It’s easy to think of philanthropic legacy giving — donating some percentage of your wealth to charity when you pass on — as something reserved for the 1%. Warren Buffett can “afford” to give 99% of his money to charity because, based on his current net worth, he’ll still be leaving his family approximately $1 billion.
While few of us are in that position, there’s no reason to exclude charitable giving from our estate planning. And yet, many of us are doing just that. Although 60% of U.S. households donate to charity every year, 86% of charitable donations made at death come from the wealthiest 1.4%. Put another way: we give during our lifetime, but we don’t think to give as part of our legacy.
There are reasons for this disconnect. To begin with, we don’t like to think about death, so a surprising number of us avoid estate planning completely. Caring.com’s 2020 Estate Planning and Wills Study found that the number of adult Americans who have a will or estate plan has dropped 25% since 2017, and procrastination and avoidance are likely contributors to that trend.
Here are some insights on how to make sure you include your philanthropic inclinations in your estate planning.
1. You are passing on your values, not just your money
Consider this definition of legacy: “something that someone has achieved that continues to exist after they stop working or die.”
That perspective changes the entire conversation around legacy giving. It shifts estate planning from a somber realization of the end of life to a positive way to leave lasting memories behind.
What charities do you support now? What organizations and causes do you think will be most important and impactful for the people you care about — your children, their children, your loved ones?
Asking and answering those questions can give you real insight into who you are and what you value, regardless of how much money you have.
2. Your support will encourage others to give
Charitable legacy planning can provide the organizations you care about with additional support, similar to challenge grants during fundraising drives. Nonprofits have created legacy societies to recognize, celebrate, and publicize the names of individuals who included their organizations in their estate planning. Your support becomes a public declaration of your belief in an organization’s mission and vision, and can inspire others to take action.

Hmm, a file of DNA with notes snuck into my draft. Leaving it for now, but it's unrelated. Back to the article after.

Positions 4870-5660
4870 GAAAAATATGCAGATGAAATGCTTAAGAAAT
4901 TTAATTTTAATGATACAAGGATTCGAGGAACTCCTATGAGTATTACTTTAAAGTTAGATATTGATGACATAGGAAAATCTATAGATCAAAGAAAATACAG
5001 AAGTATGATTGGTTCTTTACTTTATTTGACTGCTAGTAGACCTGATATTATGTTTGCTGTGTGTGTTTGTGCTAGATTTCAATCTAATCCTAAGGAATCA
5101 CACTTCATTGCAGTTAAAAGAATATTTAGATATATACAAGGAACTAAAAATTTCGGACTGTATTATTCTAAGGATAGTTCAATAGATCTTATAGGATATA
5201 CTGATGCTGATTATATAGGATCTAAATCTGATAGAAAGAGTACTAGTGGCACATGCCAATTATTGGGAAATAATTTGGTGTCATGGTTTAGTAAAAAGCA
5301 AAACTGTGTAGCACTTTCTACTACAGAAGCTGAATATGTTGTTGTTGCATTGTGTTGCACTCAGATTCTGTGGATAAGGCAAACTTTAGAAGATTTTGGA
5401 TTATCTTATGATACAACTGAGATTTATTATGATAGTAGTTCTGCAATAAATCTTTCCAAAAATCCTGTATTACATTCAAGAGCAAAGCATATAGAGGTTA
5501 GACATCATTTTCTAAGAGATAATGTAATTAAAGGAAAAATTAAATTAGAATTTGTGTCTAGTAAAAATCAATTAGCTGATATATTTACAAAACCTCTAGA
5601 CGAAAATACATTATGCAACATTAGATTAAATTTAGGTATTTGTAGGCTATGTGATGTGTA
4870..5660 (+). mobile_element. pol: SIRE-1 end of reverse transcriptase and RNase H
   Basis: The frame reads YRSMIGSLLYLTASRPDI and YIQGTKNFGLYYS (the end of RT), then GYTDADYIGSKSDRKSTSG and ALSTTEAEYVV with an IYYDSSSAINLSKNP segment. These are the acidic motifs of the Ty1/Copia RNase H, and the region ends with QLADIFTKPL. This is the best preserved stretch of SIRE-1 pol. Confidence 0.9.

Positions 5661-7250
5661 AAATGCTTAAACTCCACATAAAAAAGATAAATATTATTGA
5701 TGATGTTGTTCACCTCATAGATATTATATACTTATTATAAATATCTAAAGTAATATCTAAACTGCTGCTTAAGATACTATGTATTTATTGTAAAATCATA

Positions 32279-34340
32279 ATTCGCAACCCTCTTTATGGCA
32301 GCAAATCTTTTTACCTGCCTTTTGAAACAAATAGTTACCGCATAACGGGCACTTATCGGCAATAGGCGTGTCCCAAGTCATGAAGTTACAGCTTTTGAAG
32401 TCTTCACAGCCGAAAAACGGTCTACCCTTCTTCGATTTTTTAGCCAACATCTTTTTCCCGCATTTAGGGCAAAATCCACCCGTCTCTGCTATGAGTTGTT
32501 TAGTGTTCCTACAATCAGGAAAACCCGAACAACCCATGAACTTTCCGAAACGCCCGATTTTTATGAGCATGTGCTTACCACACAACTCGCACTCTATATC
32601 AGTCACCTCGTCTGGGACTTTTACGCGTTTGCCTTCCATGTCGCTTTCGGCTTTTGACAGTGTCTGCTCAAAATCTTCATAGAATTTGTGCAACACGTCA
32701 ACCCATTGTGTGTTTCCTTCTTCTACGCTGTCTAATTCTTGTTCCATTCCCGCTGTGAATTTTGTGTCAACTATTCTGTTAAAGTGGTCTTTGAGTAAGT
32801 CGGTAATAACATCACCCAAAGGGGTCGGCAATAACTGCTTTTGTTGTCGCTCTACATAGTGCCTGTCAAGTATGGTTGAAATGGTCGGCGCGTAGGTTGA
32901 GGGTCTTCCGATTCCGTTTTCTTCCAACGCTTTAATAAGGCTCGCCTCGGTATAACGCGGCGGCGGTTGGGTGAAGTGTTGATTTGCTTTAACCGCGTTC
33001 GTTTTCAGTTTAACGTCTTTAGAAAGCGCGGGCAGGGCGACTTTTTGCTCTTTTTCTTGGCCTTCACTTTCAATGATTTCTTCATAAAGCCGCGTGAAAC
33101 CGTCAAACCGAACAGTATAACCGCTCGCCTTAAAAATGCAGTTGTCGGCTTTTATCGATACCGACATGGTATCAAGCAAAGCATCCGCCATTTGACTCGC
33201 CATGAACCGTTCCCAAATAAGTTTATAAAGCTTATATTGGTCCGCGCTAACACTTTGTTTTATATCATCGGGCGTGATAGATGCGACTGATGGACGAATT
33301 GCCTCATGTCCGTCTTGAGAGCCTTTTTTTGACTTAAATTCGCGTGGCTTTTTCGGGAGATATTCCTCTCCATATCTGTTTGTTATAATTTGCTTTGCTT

Legacy societies also connect you to like-minded people and allow you to appreciate the impact of your philanthropy. For example, the Kennedy Center Legacy Society, whose mission is “to promote dignity, empowerment, and opportunity for all individuals with disabilities and special needs,” lists its members on its website and publications and invites supporters to an annual endowment event. Legacy planning can enrich your life now.
Studies also show that people who are intentional about charitable legacy planning give, on average, three times the amount they’ve contributed throughout their lifetime, making it one of the most impactful decisions you can make.
3. Charitable legacy planning brings families together
Include your family early on in your charitable legacy planning discussions. That will avoid any future surprises and, more importantly, reinforce your belief in the importance of private giving.
These discussions can also bring us closer together. As family units become increasingly diverse and nontraditional, we can't assume that our current priorities and future intentions are understood by all.
Sharing your thoughts and motivations about your legacy plans can open rich avenues of dialogue. Use sources like Charity Navigator to ensure that the organizations you are considering have a track record of maximizing gifts.
4. Legacy planning can be simple
You don’t need fancy legal or financial instruments to include charitable giving in your estate planning. Unless you have complicated and extended assets, your contribution can be made through traditional means, including:
- Retirement funds
- Life insurance policies
- Physical assets
There are tax implications that can maximize the gifts you leave for all of your beneficiaries. For example, assets from an IRA or 401(k) plan are subject to income tax when bequeathed to an individual, but are tax-exempt when left to a 501(c)(3) charity. Engaging legal and financial professionals who have the credentials and experience in estate planning is often the best way to understand which options are best for you, your family, and the causes you care about.
Why not maximize the impact you can have, now and in the future?
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